In addition, Kelli was willing to sign her name to the document Courtney Tilled out, which one could infer means she offered to be responsible for (be "the renter of) the Waverunner, and the fact that Kelli allowed Courtney to do the physical act of writing on the document (signing the names of all four girls, including Kelli's, but a fact in dispute) could mean Courtney merely acted as Kelli's agent in writing Kelli's name, thereby obligating Kelli to the Waverunner rental. Although we did not, nor are we required to, scour the record for evidence, see Hall v. Bodine Elec. Co., 276 F.3d 345, 354 n.4 (7th Cir. 2002), there is evidence that Kelli received instruction from the Lessor in the operation of the Waverunner immediately after Courtney handed over the money. (Courtney Dep. 25:16-27:23.) Courtney was nearby but did not receive instruction from the Lessor at that time. (Id.)

  Defendants place a great deal of emphasis on the fact that Courtney actually tendered the money to the Lessor, that Courtney was the only one who signed her name to any document and that Courtney took temporary custody of both Waverunners. However, as we previously noted, it is disputed whether Courtney signed only her name or signed the names of all four girls to a document. It is hard to determine the significance of the document itself as we do not know what type of document it was. In addition, we do not find evidence that Courtney alone took possession of the two Waverunners after paying the rental fee. (Courtney Dep. at 27:22-29:10; Kelli Dep. at 16:7-12.) The fact that Courtney physically handed all the money to the Lessor does not, by itself, lead to the conclusion that she therefore rented both Waverunners. Defendants' analogy to the car rental where person B's money is used by person A to rent a car is not persuasive here because it is not undisputed that Courtney alone signed a rental agreement. (Tovar Resp. at 3-4,) Kelli was not a passive participant in the rental transaction. A jury could reasonably infer from these facts that Kelli intended to, and did, present herself to the Lessor as the person renting the second Waverunner and it can be inferred from the acts o f the Lessor, by giving instruction only to Kelli at the time of the rental, that he believed he rented the second Waverunner to Kelli. (It is not hard to imagine that the Lessor accepted Kelli as a renter, for, from the Lessor's point of view, why would Courtney rent two machines if she could operate only one at a time, and it seemed clear she was going out with friends?) We believe that plaintiff has demonstrated, through these facts, that a reasonable jury could infer that Kelli rented the second Waverunner from the Lessor.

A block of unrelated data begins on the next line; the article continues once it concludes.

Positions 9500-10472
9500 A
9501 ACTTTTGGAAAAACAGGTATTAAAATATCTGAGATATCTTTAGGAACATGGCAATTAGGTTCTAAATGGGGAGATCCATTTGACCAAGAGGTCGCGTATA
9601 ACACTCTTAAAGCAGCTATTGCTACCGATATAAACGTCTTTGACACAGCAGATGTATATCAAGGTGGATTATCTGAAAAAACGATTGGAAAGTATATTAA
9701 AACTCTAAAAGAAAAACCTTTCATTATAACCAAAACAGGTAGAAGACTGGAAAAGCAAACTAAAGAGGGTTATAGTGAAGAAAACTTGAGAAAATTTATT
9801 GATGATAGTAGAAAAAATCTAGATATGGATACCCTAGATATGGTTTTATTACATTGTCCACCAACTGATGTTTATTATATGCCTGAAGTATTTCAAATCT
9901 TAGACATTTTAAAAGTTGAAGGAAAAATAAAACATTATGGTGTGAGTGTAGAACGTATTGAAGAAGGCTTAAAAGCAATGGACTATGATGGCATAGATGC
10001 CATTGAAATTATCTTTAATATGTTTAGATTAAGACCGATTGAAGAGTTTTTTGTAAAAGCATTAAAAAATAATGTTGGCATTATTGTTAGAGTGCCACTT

We now address plaintiff's motion. As movant, has it demonstrated an absence of genuine issue of material fact? We do not find that it has. Viewing the evidence in the light most favorable to Courtney and the Tovars, the nonmovants, a reasonable jury could infer that Courtney rented born Waverunners. Kelli's acquiescence in letting Courtney sign only her name to the document (viewing the evidence most favorable to nonmovants) after having offered to sign it herself could imply that Kelli purposefully removed herself From any responsibility in renting the Waverunners and was content for Courtney to act as point person for the rental. The same inference can be drawn from the fact that, although Kelli accompanied Courtney to the Lessor, Kelli did not give any money to him personally; instead, she allowed Courtney to present the entire rental fee for both machines, In fact, Kelli allowed Courtney, it seems, to control the entire activity (it even seemed to be Courtney's idea originally to go on the machines that day and Kelli was following along), and only stepped in to receive instruction on how to operate the machine. A reasonable jury could infer that Kelli did not intend to rent the Waverunner and that Kelli believed she never offered or accepted anything from the Lessor in connection with the rental. Plaintiff places too much emphasis on the fact that Kelli provided the entire rental fee for one Waverunner. Providing funds does not necessarily legally bind one to a subsequent transaction using those funds. It is but one factor relevant to the issue of whether Kelli rented the Waverunner. In addition, the facts surrounding Kelli's operation of the Waverunner, such as her actual driving of the machine and the fact that she received tips from her father about operating the machine safely, do rot lead to the conclusion that Kelli rented it.

  We do not believe, under these circumstances, that it is appropriate to grant summary judgment to either party. Each party, as nonmovant, carried its burden in responding to the motion for summary judgment — The significance of certain words and actions is not without doubt and the facts are subject to conflicting, yet reasonable, interpretations. Which interpretation to adopt is a task left for a jury. See O'Connor v. Chicago Transit Auth., 985 F.2d 1362, 1366 (7th Cir. 1993).


  For the reasons stated above, the motions for summary judgment are denied.